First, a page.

While many people consider microbes within us to be harmful, the harmful ones known as pathogens are actually only a small part of a much larger cast of microbial characters, most of which are neutral or extremely helpful. At best, microbes are invaluable parts of our bodies.
In recent years, there has been an intense amount of research on the microbiome and how gut microbiota has direct implications on health and wellbeing. Scientists are studying the benefits of microbe species which influence certain conditions such as obesity and cardiovascular health and how in turn they are influenced by diet, the immune system and other aspects of our lives. Studies from the past decade alone support this, suggesting the gut microbiome is as complex and influential as our genes when it comes to health and happiness.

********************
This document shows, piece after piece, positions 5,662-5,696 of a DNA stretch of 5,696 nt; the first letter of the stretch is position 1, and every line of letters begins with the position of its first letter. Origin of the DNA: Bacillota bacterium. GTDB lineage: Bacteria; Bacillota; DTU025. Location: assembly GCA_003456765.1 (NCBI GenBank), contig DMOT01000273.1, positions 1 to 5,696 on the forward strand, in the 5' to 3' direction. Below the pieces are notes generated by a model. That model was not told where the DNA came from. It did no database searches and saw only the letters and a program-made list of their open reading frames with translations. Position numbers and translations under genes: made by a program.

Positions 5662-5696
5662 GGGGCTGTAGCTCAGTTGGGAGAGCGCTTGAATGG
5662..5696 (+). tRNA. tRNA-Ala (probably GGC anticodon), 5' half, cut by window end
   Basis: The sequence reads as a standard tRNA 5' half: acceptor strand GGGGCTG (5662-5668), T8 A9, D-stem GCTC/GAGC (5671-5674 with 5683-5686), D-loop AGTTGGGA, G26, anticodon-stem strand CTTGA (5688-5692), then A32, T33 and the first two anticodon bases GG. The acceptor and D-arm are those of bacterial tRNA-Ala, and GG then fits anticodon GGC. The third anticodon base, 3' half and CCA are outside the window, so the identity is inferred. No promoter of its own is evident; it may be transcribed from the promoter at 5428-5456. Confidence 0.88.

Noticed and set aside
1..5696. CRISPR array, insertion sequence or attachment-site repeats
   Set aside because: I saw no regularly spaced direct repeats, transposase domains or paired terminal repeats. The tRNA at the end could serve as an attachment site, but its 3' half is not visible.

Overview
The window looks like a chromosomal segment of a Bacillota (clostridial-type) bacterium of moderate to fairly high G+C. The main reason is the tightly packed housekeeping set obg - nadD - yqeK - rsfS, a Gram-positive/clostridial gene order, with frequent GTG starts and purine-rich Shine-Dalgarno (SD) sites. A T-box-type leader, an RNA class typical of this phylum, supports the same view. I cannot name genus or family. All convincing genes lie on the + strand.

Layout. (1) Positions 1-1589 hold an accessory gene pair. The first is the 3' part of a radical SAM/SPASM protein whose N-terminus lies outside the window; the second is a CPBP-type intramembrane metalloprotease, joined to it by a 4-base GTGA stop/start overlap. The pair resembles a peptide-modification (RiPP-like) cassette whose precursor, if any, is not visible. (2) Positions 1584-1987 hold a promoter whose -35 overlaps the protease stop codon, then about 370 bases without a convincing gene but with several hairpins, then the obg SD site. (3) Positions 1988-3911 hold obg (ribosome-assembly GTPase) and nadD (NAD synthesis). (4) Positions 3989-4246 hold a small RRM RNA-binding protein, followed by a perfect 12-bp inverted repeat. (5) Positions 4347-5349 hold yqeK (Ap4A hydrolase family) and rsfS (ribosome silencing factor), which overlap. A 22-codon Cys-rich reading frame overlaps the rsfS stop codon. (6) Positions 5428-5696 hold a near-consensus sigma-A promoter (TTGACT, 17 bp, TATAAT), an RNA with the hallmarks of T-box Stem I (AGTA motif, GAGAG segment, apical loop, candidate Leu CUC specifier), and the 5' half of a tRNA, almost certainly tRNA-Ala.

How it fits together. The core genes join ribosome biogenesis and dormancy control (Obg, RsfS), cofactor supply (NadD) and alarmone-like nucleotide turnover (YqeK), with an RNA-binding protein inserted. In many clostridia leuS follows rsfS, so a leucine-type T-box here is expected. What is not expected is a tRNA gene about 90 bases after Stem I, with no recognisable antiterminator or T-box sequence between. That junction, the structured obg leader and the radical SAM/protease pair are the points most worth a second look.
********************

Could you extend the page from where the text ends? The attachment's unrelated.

For example, OptiBiotix’s human studies on its next-generation science-based products reveal the impact of the microbiome on health and wellbeing. OptiBiotix and its subsidiaries are developing products of increased value to modulate the human microbiome for a wide range of health benefits. As 2019 develops, multiple new clinical trials including those from OptiBiotix will be completed, and the new data will be released, further supporting the role of the microbiome in digestive health, immune support, cardiovascular health, weight management and cognitive function, along with a range of other benefits.
Studies such as this are proving the importance of cultivating good digestive flora and how we must take care of the microbes in our gut to create a resilient digestive system and stable wellbeing.